Ginger-ism

Rhona Scullion debates the pros and – not so few – cons of living with red headed locks and tells us why she won’t be reaching for the hair dye.

Despite living in Scotland, the country with the highest proportion of red-headed people in the world, the social stigma of being ‘ginger,’ and therefore the runt of the litter in the world of hair colour, is still very much alive and kicking. First there is the mild disdain and light teasing, I am referring of course to the timeless classic of, ‘ginger minger’ which so many teenage boys in hoodies, reeking of body odour, seem to think is an original insult. Then a step up from them is the girls who either tell you how much they love your hair and how beautiful it is, before shrieking in horror when their blonde dye job goes wrong and they end up looking like one of us, or constantly pass snide remarks coupled with badly veiled suggestions about how to deal with the problem (these include but are not limited to; straightening, dyeing, cutting, gelling, chemically altering it, a wig). Then there is the slightly more haughty lot who cannot possibly imagine what it must be like to be afflicted with the condition as they see it, and run for the hair-dye as soon as their poor child makes it past their third hair. These are also the ones who find the actual words, ‘red’ and ‘ginger’ distasteful and so make sure to always use ridiculous euphemisms such as ‘strawberry blonde’, ‘auburn’ and ‘chestnut’. It is a fact of life that everyone blessed with fiery locks will at some point in their life be referred to in such a derogatory manner. Be you celebrity, politician or normal person – Lyndsay Lohan endured the wonderful ‘firecrotch’ joke, Danny Alexander was called a ‘ginger rodent’ by the ever charming and intelligent Harriet Harman, and as for normal people, well they probably get similar things yelled at them on street corners every day.

Historically red hair has been interpreted in wildly diverging ways. In the medieval period we were tied up and chucked in water before being burned at the stake for witchcraft. We were accused of having beastly sexual desires and being morally perverted. Even vampires have been mentioned in connection with red hair (I am guessing it must have something to do with the pale skin). Even the Vikings don’t really do much for our reputation, as every picture I have ever seen of them are huge, hairy men wielding an axe and strange horned head gear. Yet there are positive images of us out there. The picture of The Birth of Venus, the red haired women many Pre-Raphaelites painted, and the cute little angels of Botticelli look quite ginger to me. In India and some parts of the Middle East they view red hair as a sign of youth and of optimistic temperament. Yet the modern western image of someone with red hair falls under two highly unflattering categories – witch, funnily enough is still one of them, the ginger bad guy for example in ‘The Incredibles’, or they are the (usually unattractive) victim of bullying or some other crime, as in just about every American sitcom. In fact along with freckles, glasses and braces, frizzy ginger hair is now the hallmark of the western ‘geek’ image. So taken together we have somehow morphed into a violently optimistic, vampiric witch with glasses and a Viking helmet who’s constantly gagging for debauched sexual action whilst posing naked in a clam for a painting.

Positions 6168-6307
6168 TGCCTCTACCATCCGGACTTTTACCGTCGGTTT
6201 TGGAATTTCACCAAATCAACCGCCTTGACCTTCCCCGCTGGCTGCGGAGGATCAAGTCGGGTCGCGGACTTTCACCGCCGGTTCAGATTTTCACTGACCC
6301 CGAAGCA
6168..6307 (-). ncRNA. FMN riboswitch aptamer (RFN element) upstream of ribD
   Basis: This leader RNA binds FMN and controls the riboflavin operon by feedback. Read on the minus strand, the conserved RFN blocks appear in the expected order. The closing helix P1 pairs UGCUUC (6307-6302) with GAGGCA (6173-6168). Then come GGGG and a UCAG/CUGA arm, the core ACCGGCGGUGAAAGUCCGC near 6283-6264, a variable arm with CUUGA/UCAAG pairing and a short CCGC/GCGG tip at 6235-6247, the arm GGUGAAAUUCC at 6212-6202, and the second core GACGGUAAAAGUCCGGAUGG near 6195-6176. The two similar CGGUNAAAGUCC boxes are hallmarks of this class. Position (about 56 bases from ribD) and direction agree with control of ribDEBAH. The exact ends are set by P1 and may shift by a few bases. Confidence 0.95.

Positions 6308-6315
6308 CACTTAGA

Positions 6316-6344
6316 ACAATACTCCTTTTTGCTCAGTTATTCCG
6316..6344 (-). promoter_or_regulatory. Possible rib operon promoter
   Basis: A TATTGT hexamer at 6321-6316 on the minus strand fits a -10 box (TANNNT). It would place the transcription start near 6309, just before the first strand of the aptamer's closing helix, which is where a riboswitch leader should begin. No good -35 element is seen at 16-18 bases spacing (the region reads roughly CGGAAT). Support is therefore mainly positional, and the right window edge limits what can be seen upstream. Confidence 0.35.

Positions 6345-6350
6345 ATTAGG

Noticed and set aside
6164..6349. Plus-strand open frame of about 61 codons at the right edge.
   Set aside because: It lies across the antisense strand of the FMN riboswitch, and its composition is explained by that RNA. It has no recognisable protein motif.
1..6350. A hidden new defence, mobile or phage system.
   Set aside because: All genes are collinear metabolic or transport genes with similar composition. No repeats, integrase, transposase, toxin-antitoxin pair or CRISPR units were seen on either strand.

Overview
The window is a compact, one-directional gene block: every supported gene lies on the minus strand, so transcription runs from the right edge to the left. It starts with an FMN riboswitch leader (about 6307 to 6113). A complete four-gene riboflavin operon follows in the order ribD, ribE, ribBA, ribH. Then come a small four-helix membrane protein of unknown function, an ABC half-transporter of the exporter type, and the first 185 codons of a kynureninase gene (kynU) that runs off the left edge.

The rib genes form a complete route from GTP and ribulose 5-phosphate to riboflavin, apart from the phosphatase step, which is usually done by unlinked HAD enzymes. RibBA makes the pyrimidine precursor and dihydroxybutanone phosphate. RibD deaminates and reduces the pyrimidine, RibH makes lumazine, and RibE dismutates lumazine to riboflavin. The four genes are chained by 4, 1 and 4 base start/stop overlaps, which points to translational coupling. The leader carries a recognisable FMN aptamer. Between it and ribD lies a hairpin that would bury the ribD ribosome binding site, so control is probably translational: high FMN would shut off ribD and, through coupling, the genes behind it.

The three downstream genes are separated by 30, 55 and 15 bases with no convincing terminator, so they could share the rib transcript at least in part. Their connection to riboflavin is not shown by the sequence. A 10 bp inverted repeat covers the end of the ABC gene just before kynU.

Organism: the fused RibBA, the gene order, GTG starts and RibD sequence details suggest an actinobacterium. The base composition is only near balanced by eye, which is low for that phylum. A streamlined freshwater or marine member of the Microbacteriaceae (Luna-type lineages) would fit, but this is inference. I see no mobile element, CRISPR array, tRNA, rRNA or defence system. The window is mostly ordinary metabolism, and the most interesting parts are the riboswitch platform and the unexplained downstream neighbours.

Although it has come in and out of fashion, every red-head I have ever seen in Hollywood has gone over to the blonde side as soon as they hit the jackpot. It’s as if it’s a reward for managing to make it in spite of the handicap of the ginger gene. Marilyn Monroe was one of the most notorious ginger traitors. Nicole Kidman, Kate Winslet, Lindsay Lohan – I could go on. Yet I don’t understand why. If you’re being bullied in school, or constantly harassed (as some people have been), or you’re really ugly, then I can maybe see the point (although for the last one I am not sure that changing your hair colour will help). But these people are rich, famous and successful – if someone makes fun of their hair colour, why should it bother them? Yet it obviously does. So if they can’t take it, what hope have any of the normal ginger people in the world? Well personally, I have had enough. It is time for the ginger people of the world to unite and stand up against this ridiculous and harmful propaganda that the other hair colours of the world have been peddling for so long. So put down the hair dye, or the wig, or whatever it is you use to disguise your naturally brilliant ginger colouring. Step away from the scissors and the gel. You are one of the lucky few in the world to be blessed with such colouring and you should be proud. I have recently discovered ‘Readheadday’, the festival to celebrate all things red and serve as a gathering for all ginger folks in the Netherlands. For anyone non-ginger reading this – you are not invited; to my comrades in hair – see you there!

 

Rhona Scullion

Image Credit – Dave Pape

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